They say everyone has a doppelganger somewhere in the world. Well, apparently, I may have inadvertently crossed paths with my ‘sporting’ doppelganger at the recent inaugural Muskoka Grind Off-Road Tri. You see, I finished this race in 4th place in my category, a mere 1m14s off the podium. Okay, 1:14 isn’t that close in a 2.5hr race, right? Well, it get’s interesting event by event. For the swim, this fellow was a mere 3 seconds faster. The bike? He was only 16 seconds faster. And the run? Well, I took that one by 16 seconds! So in reality, our moving time was only 3 seconds different!! However, where I lost time was in transition, and with good reason. I had to get cameras mounted and ready for the bike and run, since I was on-site covering the event for Get Out There Magazine. As a result, I once again have a nice race video and some pictures to share with you all. Read on for the whole story about this well-run race at the Limberlost Forest and Wildlife Reserve.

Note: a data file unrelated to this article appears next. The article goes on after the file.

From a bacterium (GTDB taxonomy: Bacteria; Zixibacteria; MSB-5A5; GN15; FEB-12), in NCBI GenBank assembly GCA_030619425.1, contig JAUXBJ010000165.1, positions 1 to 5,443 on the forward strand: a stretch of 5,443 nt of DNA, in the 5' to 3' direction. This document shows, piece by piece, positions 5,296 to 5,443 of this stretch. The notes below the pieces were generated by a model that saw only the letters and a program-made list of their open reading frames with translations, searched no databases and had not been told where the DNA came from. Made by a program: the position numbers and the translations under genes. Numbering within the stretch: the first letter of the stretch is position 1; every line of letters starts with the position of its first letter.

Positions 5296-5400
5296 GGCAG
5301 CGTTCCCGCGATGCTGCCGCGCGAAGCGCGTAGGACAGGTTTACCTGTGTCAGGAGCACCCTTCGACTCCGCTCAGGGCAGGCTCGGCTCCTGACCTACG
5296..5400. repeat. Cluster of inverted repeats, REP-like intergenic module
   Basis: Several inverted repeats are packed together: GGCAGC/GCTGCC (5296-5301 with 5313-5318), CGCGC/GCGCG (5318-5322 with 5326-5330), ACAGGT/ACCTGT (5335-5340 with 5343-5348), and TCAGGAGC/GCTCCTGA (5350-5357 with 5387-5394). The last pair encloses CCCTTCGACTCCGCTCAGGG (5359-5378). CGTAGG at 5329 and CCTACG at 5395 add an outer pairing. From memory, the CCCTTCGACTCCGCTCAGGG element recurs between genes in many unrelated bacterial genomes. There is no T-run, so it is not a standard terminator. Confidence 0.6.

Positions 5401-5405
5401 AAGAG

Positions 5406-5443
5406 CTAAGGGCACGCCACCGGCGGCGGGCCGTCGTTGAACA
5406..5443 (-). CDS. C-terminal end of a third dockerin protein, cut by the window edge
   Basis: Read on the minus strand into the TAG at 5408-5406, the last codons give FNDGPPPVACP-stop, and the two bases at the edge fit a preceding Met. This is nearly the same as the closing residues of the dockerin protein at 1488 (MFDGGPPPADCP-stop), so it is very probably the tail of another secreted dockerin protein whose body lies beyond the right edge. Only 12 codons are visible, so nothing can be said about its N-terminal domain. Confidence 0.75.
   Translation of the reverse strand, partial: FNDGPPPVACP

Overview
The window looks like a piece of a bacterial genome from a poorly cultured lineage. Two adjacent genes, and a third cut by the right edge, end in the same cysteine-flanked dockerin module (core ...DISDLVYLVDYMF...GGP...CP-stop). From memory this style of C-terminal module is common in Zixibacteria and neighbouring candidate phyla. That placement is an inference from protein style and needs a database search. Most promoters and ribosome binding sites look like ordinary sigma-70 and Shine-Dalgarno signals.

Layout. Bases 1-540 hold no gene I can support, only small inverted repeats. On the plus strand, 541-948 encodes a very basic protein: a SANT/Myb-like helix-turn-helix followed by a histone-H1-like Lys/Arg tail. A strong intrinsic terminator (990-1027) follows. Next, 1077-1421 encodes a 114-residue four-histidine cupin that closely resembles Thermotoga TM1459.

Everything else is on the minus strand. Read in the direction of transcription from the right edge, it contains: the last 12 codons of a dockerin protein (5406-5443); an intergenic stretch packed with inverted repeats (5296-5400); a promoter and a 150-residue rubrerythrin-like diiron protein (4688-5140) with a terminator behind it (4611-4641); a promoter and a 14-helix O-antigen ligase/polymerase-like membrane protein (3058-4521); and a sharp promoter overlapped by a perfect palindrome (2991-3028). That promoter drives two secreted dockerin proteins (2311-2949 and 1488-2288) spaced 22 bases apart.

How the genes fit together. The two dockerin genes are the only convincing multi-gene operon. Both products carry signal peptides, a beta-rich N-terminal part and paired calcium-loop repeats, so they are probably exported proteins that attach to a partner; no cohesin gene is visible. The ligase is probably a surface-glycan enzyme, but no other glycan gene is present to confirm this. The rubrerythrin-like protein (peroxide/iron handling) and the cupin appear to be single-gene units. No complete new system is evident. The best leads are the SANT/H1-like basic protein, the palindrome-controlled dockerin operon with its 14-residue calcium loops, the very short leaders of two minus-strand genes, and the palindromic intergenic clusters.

Pictures from the Race
Regardless of how the event turned out, I must say that I have once again found a gem of a place in Ontario. The Limberlost Reserve is a really nice place for trail running, hiking, paddling, and biking. While it is privately owned, and there are active forestry operations there, it is also a reserve with over 70km of trails that are free to use by anyone (although donations are appreciated). This place is just east of Huntsville on the 60, and in all my trips in that area, this is the first time I’ve set foot there. Apparently they also host a great trail running ultra that I may have to look into!